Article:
I wonder which will happen first: will I get bitten by a poisonous snake or eaten by a jaguar? This is the question I ponder as I push my bike through rugged jungle singletrack in the lush Mantiqueira Mountains of Brazil. It is night, pitch black and I have no light. Despite the fact that I’m participating in a duathlon race, I am alone. The leaders disappeared ahead of me long ago and the slowpokes are well behind me. I have tripped, toppled, and slid to the jungle floor too many times to count. The trail finally turned to a style of riding that suits me, technical and downhill, and I’m walking, unable to see three feet in front of me.
Four thousand vertical feet below me my headlamp sits atop my duathlon partner’s head. I left it with Gustavo because he didn’t have one and I was assured that I would be done well before dark. Going against my instincts and the clock, I trusted the race organizers and jumped in with both feet. When in Rome… Then again, this was Brazil.
I suffered up the four thousand feet, legs seizing up a few times in the process. As I watched other competitors, men and women, pass me on this excruciating climb, I told my ego that the downhill portion was going to be my redemption. Now, I’m just hoping to not have to pull a snake’s clenched fangs out of my leg, or find myself the protagonist in a future episode of I Survived.
Three quarters of the way up the mountain I knew I was in trouble. The sun was getting low on the horizon and I was nowhere near finished with my portion of the race. I struggled onward and upward knowing things were about to get interesting.
As I crested the mountain, the western sky turned crimson while its eastern counterpart began to showcase its brightest stars. This was the most magnificent sunset I have ever witnessed and I kept my eyes glued to it trying to absorb every detail. The warm glow of the sun a thing of the past, the temperature immediately dropped below freezing.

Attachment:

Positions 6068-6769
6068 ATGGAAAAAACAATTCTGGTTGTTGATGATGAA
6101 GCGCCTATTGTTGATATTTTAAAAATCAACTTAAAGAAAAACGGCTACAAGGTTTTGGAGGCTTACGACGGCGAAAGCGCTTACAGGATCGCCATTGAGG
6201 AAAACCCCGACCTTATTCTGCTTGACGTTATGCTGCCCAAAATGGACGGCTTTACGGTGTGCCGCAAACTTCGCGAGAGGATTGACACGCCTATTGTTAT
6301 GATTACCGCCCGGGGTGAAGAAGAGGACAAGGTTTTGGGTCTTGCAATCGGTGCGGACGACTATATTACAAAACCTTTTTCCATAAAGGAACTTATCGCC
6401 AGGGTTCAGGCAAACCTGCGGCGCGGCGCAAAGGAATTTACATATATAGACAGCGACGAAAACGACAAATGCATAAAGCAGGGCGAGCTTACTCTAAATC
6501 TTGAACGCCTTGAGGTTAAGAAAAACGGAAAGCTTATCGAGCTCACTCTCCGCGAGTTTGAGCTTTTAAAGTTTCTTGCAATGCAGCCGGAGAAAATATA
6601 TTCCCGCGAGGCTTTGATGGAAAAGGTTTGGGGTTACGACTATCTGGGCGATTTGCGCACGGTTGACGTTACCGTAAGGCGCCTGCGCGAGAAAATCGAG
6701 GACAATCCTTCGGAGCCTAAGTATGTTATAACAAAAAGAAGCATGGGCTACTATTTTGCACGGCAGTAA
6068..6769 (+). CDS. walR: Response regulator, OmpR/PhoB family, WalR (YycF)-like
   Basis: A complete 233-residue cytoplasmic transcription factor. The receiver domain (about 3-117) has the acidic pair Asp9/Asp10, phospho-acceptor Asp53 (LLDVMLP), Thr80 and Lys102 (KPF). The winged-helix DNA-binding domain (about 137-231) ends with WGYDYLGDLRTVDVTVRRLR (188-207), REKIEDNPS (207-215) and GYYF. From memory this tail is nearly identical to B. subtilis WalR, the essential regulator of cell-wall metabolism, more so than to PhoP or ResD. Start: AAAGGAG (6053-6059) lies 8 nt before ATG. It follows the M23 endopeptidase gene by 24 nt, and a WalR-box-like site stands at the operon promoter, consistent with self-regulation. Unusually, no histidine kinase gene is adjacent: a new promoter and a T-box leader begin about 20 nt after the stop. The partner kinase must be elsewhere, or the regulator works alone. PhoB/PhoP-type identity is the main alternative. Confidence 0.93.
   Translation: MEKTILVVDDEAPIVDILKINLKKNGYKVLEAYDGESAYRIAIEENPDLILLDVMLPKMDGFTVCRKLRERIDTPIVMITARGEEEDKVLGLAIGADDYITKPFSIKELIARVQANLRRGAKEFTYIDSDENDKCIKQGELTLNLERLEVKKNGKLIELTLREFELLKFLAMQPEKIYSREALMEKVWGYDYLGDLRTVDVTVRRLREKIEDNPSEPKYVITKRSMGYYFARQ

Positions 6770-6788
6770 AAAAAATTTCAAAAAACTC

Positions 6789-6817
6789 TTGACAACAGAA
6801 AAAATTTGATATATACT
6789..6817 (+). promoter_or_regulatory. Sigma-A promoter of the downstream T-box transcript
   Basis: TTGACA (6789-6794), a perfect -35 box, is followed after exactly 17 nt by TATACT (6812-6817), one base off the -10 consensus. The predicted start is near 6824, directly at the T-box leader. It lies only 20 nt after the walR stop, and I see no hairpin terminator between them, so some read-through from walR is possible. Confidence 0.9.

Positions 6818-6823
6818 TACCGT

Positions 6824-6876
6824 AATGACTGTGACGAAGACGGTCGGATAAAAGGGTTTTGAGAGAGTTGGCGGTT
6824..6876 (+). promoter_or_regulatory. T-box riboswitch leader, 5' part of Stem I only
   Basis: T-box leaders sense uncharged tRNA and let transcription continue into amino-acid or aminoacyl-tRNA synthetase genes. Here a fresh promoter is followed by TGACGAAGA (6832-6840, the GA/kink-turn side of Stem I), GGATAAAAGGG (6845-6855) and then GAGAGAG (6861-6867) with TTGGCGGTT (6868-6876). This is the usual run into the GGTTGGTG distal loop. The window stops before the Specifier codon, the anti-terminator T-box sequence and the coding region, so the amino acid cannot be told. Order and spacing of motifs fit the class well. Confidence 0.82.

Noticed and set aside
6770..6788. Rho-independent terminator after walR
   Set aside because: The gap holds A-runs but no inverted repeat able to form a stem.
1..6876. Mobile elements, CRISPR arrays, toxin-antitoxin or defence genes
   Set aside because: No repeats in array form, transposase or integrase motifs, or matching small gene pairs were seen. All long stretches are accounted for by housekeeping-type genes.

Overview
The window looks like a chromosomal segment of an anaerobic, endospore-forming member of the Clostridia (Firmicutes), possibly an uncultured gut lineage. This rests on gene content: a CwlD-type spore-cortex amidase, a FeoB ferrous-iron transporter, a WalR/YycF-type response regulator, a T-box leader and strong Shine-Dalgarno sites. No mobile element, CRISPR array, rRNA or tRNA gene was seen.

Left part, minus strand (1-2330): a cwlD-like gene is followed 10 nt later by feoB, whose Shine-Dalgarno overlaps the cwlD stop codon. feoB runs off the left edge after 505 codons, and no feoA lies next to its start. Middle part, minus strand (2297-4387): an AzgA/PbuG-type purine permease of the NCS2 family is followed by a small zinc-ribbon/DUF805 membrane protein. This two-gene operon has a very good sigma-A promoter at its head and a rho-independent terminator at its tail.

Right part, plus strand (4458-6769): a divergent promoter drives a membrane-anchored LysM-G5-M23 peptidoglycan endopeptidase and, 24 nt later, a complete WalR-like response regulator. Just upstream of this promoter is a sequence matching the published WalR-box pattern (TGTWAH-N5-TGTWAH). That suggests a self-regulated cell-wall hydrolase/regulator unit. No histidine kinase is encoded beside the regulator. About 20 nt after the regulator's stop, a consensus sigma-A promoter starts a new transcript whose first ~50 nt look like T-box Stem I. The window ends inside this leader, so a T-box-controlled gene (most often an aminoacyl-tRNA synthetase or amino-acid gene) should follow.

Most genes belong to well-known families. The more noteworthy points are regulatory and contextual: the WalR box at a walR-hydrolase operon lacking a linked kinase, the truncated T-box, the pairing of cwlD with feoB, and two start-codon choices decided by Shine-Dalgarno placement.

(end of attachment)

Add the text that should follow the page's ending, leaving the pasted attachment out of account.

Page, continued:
Within minutes I was engulfed by darkness and the trail went from open fire road to dense jungle. Riding was impossible, as the last glimpse of anything resembling light vanished. I breathed deeply, dismounted my bike and accepted the fact that I would be in for a long, cold night.
Now, I inch forward. I have no clue how long I’ve been out here, maybe 30 minutes, maybe 3 hours. A glimpse of a light breaks the darkness from ahead and I sarcastically talk to myself. “Please tell me that is a person and not a jaguar’s ghost.” It isn’t a person, it’s people. A group of three racers come crashing forward, following a woman’s single blinking red light. In my thick accented Portuguese I ask if I can join them. They happily bring me into their battered band.
Like stop animation, flashes of pain and perseverance blink alive, the red strobe leading our way. We work as a team passing bikes over fallen trees and giving hands on slippery slopes. Time passes, and we eventually stumble out, reaching a treacherously rain rutted dirt road.
Now out of the jungle, the moon provides enough light for us to hop aboard our bikes and work the rest of the way down. We give each other a nod of respect and it is back to every man and woman for themselves.
Thirty minutes later my tires roll onto asphalt. I’m back onto the main street headed toward Gustavo where he awaits my arrival, and the start of his adventure. I cruise through the finish line under a spectacular moon. Gustavo and I give a quick hug. He tells me that as far a racing goes, we are somewhere in the middle, closer to the front than the rear. And, with that he is off to have his own race experience, a long dark trail run. I stand and watch my headlamp disappear into the night.
The hot chocolate I drink brings warmth while my beaten body rests on a rock wall. Once a participant, now a spectator, I watch other riders celebrate and tell stories with their friends and families. A band plays music and the notes drift into the night air, setting the festive mood. Though I am alone, I feel part of something bigger. The mountains have brought us all together, a great equalizer, they wash away our differences and what remains is community.
The lead runners begin to trickle in. It won’t be too much longer till Gustavo is back and I periodically watch for my headlamp to come bopping down main street. I can’t help but think of what a great experience this has been. It falls squarely in the category of it doesn’t have to be fun, to be fun.